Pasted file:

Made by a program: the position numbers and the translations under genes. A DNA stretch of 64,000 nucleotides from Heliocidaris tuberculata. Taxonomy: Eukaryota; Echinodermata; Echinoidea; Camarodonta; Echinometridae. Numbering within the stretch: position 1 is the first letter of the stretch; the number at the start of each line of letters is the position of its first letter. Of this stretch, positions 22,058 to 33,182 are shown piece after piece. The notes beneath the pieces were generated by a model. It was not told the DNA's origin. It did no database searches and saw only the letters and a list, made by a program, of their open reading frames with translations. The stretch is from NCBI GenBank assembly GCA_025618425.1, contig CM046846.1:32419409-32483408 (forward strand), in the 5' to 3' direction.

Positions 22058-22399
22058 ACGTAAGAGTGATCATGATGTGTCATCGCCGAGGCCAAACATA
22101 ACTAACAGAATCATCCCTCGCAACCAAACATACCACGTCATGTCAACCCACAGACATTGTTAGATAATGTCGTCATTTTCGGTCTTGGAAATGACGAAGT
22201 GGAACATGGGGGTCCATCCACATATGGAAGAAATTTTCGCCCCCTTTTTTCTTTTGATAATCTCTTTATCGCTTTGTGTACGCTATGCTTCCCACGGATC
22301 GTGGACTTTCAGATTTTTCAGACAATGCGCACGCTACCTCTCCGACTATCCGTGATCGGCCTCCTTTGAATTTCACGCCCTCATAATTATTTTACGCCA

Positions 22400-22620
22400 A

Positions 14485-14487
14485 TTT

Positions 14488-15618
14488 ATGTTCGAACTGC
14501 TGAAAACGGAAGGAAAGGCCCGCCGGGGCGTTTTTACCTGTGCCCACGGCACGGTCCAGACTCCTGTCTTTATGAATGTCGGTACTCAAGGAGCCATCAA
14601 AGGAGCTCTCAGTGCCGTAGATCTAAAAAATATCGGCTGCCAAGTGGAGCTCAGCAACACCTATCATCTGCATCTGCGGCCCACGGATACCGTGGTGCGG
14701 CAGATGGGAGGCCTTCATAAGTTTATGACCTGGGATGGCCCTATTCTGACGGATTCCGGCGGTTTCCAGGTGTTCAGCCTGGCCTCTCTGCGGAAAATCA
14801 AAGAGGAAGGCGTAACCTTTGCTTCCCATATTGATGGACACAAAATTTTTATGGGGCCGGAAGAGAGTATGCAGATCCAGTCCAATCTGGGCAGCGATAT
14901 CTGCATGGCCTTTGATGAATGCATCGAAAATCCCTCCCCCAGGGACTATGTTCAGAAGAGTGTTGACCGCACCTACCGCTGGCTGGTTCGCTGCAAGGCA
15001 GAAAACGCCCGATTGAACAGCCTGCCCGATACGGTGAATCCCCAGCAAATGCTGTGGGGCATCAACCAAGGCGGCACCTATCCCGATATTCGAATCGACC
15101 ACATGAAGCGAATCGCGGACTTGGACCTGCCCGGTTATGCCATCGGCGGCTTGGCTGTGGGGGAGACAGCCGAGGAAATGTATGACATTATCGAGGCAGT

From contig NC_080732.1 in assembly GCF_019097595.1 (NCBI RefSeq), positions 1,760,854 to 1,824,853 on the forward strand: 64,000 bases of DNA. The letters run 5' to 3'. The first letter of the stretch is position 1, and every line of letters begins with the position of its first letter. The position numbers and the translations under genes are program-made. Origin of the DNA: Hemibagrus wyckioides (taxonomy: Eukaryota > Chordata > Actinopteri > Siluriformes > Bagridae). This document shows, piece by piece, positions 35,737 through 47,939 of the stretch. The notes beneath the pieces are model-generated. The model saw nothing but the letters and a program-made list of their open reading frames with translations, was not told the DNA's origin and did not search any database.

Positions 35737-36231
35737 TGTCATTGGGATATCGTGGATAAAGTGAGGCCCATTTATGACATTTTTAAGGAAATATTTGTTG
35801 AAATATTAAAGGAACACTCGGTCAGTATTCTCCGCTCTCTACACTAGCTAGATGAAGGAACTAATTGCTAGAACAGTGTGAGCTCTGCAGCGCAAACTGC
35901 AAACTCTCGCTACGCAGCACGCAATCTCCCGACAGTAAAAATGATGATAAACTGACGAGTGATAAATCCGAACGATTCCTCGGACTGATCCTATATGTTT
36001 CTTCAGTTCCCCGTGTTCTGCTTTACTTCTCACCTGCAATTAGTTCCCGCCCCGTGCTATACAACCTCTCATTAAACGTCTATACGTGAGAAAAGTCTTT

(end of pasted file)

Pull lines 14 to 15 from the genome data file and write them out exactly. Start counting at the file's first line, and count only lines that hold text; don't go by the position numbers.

14601 AGGAGCTCTCAGTGCCGTAGATCTAAAAAATATCGGCTGCCAAGTGGAGCTCAGCAACACCTATCATCTGCATCTGCGGCCCACGGATACCGTGGTGCGG
14701 CAGATGGGAGGCCTTCATAAGTTTATGACCTGGGATGGCCCTATTCTGACGGATTCCGGCGGTTTCCAGGTGTTCAGCCTGGCCTCTCTGCGGAAAATCA